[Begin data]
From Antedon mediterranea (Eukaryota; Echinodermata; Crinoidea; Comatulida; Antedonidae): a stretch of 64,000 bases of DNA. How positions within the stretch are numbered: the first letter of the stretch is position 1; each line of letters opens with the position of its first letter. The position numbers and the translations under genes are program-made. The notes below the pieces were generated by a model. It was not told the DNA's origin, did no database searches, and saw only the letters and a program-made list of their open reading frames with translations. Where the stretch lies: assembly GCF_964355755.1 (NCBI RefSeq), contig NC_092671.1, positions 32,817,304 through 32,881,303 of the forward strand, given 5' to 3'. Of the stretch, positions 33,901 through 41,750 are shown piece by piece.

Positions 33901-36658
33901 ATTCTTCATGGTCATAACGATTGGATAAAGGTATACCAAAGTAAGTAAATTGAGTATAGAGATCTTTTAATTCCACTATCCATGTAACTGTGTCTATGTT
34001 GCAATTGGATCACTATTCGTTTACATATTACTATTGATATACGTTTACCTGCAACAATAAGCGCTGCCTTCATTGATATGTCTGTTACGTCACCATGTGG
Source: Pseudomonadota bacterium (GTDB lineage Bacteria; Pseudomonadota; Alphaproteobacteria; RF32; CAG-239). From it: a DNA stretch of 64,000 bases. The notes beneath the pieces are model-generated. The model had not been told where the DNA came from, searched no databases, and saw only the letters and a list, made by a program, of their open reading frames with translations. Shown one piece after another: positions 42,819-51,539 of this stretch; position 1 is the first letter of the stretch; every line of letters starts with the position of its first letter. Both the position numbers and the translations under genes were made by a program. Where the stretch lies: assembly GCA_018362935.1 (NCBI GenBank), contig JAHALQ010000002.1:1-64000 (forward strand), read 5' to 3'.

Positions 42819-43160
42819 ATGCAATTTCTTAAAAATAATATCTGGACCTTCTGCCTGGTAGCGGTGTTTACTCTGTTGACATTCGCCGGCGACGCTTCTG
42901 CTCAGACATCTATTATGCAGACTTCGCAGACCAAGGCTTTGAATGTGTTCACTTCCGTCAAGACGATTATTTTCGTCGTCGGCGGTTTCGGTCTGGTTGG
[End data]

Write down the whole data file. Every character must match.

From Antedon mediterranea (Eukaryota; Echinodermata; Crinoidea; Comatulida; Antedonidae): a stretch of 64,000 bases of DNA. How positions within the stretch are numbered: the first letter of the stretch is position 1; each line of letters opens with the position of its first letter. The position numbers and the translations under genes are program-made. The notes below the pieces were generated by a model. It was not told the DNA's origin, did no database searches, and saw only the letters and a program-made list of their open reading frames with translations. Where the stretch lies: assembly GCF_964355755.1 (NCBI RefSeq), contig NC_092671.1, positions 32,817,304 through 32,881,303 of the forward strand, given 5' to 3'. Of the stretch, positions 33,901 through 41,750 are shown piece by piece.

Positions 33901-36658
33901 ATTCTTCATGGTCATAACGATTGGATAAAGGTATACCAAAGTAAGTAAATTGAGTATAGAGATCTTTTAATTCCACTATCCATGTAACTGTGTCTATGTT
34001 GCAATTGGATCACTATTCGTTTACATATTACTATTGATATACGTTTACCTGCAACAATAAGCGCTGCCTTCATTGATATGTCTGTTACGTCACCATGTGG
Source: Pseudomonadota bacterium (GTDB lineage Bacteria; Pseudomonadota; Alphaproteobacteria; RF32; CAG-239). From it: a DNA stretch of 64,000 bases. The notes beneath the pieces are model-generated. The model had not been told where the DNA came from, searched no databases, and saw only the letters and a list, made by a program, of their open reading frames with translations. Shown one piece after another: positions 42,819-51,539 of this stretch; position 1 is the first letter of the stretch; every line of letters starts with the position of its first letter. Both the position numbers and the translations under genes were made by a program. Where the stretch lies: assembly GCA_018362935.1 (NCBI GenBank), contig JAHALQ010000002.1:1-64000 (forward strand), read 5' to 3'.

Positions 42819-43160
42819 ATGCAATTTCTTAAAAATAATATCTGGACCTTCTGCCTGGTAGCGGTGTTTACTCTGTTGACATTCGCCGGCGACGCTTCTG
42901 CTCAGACATCTATTATGCAGACTTCGCAGACCAAGGCTTTGAATGTGTTCACTTCCGTCAAGACGATTATTTTCGTCGTCGGCGGTTTCGGTCTGGTTGG